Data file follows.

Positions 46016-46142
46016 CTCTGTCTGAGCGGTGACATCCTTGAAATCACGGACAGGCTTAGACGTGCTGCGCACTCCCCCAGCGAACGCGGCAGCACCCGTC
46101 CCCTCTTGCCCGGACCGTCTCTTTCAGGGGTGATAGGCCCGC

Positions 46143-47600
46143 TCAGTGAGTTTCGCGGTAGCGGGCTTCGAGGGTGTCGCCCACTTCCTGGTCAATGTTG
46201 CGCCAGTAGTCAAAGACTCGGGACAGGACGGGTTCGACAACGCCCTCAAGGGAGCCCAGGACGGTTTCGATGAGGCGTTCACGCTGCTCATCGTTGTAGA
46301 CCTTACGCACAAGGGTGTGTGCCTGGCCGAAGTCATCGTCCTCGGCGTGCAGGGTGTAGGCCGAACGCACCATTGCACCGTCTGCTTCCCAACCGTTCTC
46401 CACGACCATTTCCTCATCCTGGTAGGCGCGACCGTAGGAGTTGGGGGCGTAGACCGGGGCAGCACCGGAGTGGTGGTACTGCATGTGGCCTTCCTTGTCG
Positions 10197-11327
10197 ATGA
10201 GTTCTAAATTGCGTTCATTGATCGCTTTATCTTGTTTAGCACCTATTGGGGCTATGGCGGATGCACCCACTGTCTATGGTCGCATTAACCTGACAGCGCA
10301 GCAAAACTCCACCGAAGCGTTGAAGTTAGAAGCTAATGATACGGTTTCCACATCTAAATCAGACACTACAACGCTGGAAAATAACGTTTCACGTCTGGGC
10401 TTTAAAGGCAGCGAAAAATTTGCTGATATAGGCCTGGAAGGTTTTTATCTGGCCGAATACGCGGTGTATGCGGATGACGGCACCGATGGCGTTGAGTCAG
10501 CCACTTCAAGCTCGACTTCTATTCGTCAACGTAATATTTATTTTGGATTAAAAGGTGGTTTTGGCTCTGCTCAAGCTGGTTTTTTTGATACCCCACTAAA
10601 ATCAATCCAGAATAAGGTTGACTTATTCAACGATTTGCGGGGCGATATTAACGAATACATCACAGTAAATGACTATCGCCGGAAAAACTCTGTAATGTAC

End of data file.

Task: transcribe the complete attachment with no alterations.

Positions 46016-46142
46016 CTCTGTCTGAGCGGTGACATCCTTGAAATCACGGACAGGCTTAGACGTGCTGCGCACTCCCCCAGCGAACGCGGCAGCACCCGTC
46101 CCCTCTTGCCCGGACCGTCTCTTTCAGGGGTGATAGGCCCGC

Positions 46143-47600
46143 TCAGTGAGTTTCGCGGTAGCGGGCTTCGAGGGTGTCGCCCACTTCCTGGTCAATGTTG
46201 CGCCAGTAGTCAAAGACTCGGGACAGGACGGGTTCGACAACGCCCTCAAGGGAGCCCAGGACGGTTTCGATGAGGCGTTCACGCTGCTCATCGTTGTAGA
46301 CCTTACGCACAAGGGTGTGTGCCTGGCCGAAGTCATCGTCCTCGGCGTGCAGGGTGTAGGCCGAACGCACCATTGCACCGTCTGCTTCCCAACCGTTCTC
46401 CACGACCATTTCCTCATCCTGGTAGGCGCGACCGTAGGAGTTGGGGGCGTAGACCGGGGCAGCACCGGAGTGGTGGTACTGCATGTGGCCTTCCTTGTCG
Positions 10197-11327
10197 ATGA
10201 GTTCTAAATTGCGTTCATTGATCGCTTTATCTTGTTTAGCACCTATTGGGGCTATGGCGGATGCACCCACTGTCTATGGTCGCATTAACCTGACAGCGCA
10301 GCAAAACTCCACCGAAGCGTTGAAGTTAGAAGCTAATGATACGGTTTCCACATCTAAATCAGACACTACAACGCTGGAAAATAACGTTTCACGTCTGGGC
10401 TTTAAAGGCAGCGAAAAATTTGCTGATATAGGCCTGGAAGGTTTTTATCTGGCCGAATACGCGGTGTATGCGGATGACGGCACCGATGGCGTTGAGTCAG
10501 CCACTTCAAGCTCGACTTCTATTCGTCAACGTAATATTTATTTTGGATTAAAAGGTGGTTTTGGCTCTGCTCAAGCTGGTTTTTTTGATACCCCACTAAA
10601 ATCAATCCAGAATAAGGTTGACTTATTCAACGATTTGCGGGGCGATATTAACGAATACATCACAGTAAATGACTATCGCCGGAAAAACTCTGTAATGTAC